Sue Van Hook studies macrofungi and their applications for sustainable mycotechnologies. Her research is focused on isolating, preserving and testing various strains of Basidiomycete fungi for optimal growth and strength characteristics as natural organic binders of agricultural wastes in the formation of Mycobond ™. (Students interested in doing Independent Study with Sue should contact her at email@example.com before registering a Bio 275 Mycology credit.)
Summer Collaborative Research
Over the past decade, Skidmore College has sponsored a summer collaborative research program. This program has been sponsored by various private donors and the school itself. In this program, student-faculty teams design and implement a ten-week, full-time research project (usually running from late May to late July/early August). This intensive research project allows student and faculty to thoroughly delve into field and laboratory research. During the tenure of this program, students are provided with free room and board and a stipend of $1550. Research teams occasionally meet during the summer to discuss the status of their projects. Often the results of this program lead to publications and presentations.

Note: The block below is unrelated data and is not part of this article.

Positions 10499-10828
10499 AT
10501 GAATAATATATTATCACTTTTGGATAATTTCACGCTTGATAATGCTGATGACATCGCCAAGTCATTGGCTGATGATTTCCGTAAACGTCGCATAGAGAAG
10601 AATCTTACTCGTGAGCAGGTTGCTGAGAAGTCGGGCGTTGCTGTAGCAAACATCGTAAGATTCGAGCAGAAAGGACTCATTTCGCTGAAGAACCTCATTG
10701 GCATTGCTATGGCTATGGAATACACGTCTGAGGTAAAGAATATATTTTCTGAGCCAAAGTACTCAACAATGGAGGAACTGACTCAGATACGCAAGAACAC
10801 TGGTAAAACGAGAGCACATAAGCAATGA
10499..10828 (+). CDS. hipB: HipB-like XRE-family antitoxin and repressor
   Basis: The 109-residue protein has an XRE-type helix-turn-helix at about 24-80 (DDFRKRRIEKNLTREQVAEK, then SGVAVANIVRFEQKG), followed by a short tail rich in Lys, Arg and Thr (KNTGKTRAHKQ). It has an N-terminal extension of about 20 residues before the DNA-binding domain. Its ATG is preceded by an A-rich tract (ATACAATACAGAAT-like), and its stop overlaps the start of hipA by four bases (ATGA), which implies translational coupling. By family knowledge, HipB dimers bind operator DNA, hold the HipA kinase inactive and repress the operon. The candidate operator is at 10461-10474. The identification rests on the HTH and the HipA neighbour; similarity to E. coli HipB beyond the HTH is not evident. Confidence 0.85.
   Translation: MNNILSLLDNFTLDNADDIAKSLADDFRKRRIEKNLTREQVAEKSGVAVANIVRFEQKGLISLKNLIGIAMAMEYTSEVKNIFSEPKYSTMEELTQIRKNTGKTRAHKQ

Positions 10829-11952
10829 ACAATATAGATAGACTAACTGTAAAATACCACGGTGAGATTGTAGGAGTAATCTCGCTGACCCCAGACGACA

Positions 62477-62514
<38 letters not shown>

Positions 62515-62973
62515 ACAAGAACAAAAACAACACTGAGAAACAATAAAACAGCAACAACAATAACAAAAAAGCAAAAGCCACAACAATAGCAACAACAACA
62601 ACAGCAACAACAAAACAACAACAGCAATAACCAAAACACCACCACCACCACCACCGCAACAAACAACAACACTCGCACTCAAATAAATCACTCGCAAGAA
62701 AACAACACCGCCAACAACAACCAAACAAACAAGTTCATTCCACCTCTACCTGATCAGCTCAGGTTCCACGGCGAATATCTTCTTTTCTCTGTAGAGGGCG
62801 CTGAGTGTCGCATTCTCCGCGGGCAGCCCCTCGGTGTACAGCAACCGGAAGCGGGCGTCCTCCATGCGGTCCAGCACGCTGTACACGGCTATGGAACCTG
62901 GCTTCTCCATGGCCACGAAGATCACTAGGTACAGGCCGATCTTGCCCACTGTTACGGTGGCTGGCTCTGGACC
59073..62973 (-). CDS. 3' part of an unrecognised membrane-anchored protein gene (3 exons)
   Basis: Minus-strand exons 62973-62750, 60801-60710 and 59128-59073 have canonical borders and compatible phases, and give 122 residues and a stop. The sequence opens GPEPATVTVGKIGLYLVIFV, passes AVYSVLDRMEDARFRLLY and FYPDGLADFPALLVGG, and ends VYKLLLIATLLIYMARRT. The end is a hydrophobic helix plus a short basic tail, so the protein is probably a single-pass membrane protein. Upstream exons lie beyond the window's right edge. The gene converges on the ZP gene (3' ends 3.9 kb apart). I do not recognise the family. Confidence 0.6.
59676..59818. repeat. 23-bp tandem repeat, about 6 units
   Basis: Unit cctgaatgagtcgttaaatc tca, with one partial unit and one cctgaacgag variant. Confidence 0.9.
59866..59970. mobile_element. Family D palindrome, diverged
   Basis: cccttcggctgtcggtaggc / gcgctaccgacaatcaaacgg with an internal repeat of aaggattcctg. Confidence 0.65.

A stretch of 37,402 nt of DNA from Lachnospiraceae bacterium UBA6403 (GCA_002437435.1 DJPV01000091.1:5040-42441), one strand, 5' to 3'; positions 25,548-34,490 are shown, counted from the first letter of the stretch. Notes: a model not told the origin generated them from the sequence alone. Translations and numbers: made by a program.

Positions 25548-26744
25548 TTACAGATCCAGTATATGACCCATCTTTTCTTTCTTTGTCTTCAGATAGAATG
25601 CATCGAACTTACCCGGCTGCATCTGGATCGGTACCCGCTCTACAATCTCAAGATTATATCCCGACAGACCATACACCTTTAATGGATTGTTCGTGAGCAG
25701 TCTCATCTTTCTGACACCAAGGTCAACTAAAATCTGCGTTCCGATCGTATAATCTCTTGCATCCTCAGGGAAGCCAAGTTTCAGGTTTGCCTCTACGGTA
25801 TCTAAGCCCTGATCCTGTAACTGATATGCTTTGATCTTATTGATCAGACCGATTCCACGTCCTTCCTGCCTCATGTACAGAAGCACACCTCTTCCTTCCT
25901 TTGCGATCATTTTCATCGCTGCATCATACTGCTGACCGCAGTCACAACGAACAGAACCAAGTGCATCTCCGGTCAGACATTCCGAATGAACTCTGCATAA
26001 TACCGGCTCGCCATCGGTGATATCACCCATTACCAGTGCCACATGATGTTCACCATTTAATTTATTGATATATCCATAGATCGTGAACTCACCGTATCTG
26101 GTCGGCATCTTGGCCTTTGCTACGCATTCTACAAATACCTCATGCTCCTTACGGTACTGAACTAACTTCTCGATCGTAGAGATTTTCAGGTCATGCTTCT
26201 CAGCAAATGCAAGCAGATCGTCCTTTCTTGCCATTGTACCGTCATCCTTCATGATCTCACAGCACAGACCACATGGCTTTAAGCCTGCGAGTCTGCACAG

The Summer Collaborative Research program is competitive. Applications for this program are available through the Dean of Faculty's Office and the Biology Department chairperson. They are usually due in mid-February. So be sure to investigate possible summer research projects with potential faculty mentors well before the application deadline.